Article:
Scotland could now be seeing “sustained signs of hope” in the battle against coronavirus, the First Minister said, as the death toll fell for the second week in a row.
Nicola Sturgeon welcomed the decrease in the number of deaths, but stressed this “doesn’t mean we can relax yet”.
Speaking at First Minister’s Questions on Wednesday, she said that if transmission rates continue to fall, Scotland could “gradually relax the lockdown restrictions”.
Weekly figures from the National Records of Scotland (NRS) show there were 415 deaths linked to coronavirus in the seven days up to Sunday, May 10.
That’s down by 110 from the previous week and 244 lower than the total two weeks ago.
Including confirmed and suspected cases of the virus, there have been 3329 deaths involving Covid-19 to date in Scotland.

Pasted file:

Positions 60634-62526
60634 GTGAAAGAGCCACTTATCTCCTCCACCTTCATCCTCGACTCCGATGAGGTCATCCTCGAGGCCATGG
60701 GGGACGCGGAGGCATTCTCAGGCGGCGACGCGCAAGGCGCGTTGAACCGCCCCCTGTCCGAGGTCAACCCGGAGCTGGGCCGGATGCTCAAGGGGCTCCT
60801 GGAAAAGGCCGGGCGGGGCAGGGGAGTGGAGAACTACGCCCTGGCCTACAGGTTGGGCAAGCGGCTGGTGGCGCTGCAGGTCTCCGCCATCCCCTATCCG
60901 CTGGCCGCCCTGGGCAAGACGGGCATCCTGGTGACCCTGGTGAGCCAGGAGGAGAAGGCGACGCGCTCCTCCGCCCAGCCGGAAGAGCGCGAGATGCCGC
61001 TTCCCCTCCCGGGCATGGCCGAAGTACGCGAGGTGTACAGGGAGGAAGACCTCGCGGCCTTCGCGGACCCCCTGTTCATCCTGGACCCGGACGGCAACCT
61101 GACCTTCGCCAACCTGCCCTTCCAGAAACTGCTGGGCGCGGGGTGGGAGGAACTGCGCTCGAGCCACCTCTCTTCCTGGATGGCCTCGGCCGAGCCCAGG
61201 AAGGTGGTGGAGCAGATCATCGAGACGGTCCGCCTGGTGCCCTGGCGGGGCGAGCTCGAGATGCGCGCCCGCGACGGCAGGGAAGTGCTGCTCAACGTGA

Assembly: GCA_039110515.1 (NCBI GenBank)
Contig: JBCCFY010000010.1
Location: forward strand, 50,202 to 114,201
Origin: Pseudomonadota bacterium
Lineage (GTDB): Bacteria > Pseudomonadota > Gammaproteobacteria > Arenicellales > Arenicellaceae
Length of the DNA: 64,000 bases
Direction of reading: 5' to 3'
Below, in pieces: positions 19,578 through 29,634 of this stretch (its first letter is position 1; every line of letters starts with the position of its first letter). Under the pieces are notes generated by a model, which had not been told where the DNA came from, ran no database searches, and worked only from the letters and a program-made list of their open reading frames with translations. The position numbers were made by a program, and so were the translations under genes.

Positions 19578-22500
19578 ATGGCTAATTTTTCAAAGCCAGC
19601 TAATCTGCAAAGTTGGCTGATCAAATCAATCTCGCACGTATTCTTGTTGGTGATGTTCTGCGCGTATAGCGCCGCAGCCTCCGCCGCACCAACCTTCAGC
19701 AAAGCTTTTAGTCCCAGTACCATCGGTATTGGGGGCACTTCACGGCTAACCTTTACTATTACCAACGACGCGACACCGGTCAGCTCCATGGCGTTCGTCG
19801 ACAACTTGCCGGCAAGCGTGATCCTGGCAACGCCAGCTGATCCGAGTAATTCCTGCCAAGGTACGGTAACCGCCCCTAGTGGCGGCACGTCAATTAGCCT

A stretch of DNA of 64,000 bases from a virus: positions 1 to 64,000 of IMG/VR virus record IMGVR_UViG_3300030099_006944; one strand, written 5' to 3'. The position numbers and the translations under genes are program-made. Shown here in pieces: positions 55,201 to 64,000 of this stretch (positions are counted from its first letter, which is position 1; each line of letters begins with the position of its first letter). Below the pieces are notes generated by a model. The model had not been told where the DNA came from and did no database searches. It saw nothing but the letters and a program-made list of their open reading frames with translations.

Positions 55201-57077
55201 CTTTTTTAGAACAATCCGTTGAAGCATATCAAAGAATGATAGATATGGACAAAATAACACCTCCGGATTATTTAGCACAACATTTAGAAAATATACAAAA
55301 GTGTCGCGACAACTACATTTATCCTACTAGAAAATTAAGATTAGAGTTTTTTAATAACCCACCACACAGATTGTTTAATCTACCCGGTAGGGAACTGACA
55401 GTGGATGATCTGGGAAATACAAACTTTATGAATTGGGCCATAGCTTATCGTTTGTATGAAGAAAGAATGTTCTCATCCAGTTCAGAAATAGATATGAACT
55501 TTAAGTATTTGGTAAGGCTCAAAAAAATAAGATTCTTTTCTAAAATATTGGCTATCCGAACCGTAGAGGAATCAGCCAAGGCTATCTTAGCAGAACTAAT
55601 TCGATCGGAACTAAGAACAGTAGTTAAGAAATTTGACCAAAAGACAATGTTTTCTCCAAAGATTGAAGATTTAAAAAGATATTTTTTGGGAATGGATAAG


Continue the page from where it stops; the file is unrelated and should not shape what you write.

Sturgeon said: “I readily acknowledge that no trend in statistics can ever comfort the many people who have lost a loved one to this virus, and my thoughts and sympathies are with each and every one of them.
“But this week’s figures do offer further, and perhaps sustained, signs of hope.
“The number of Covid deaths, although still far too high, has fallen for the second week in a row. The number of deaths in care homes has also reduced for a second week.”
A total of 238 of deaths linked to coronavirus were in care homes in the week leading up to May 10, down from 314 the week before.
Despite the reductions in fatalities, she stressed: “That doesn’t mean we can relax yet, there are still too many cases, the reproduction rate of the virus is still higher than we would like and we continue to learn more about those most vulnerable to the disease.
“The trends we are seeing now are positive, if transmission rates continue to fall, we will be able to gradually relax the lockdown restrictions.”
However she insisted the Scottish Government will “continue to err on the side of caution”.
She added: “Although we are seeing positive signs in the case numbers, those in hospital and those dying from this virus, we are not through this pandemic yet.”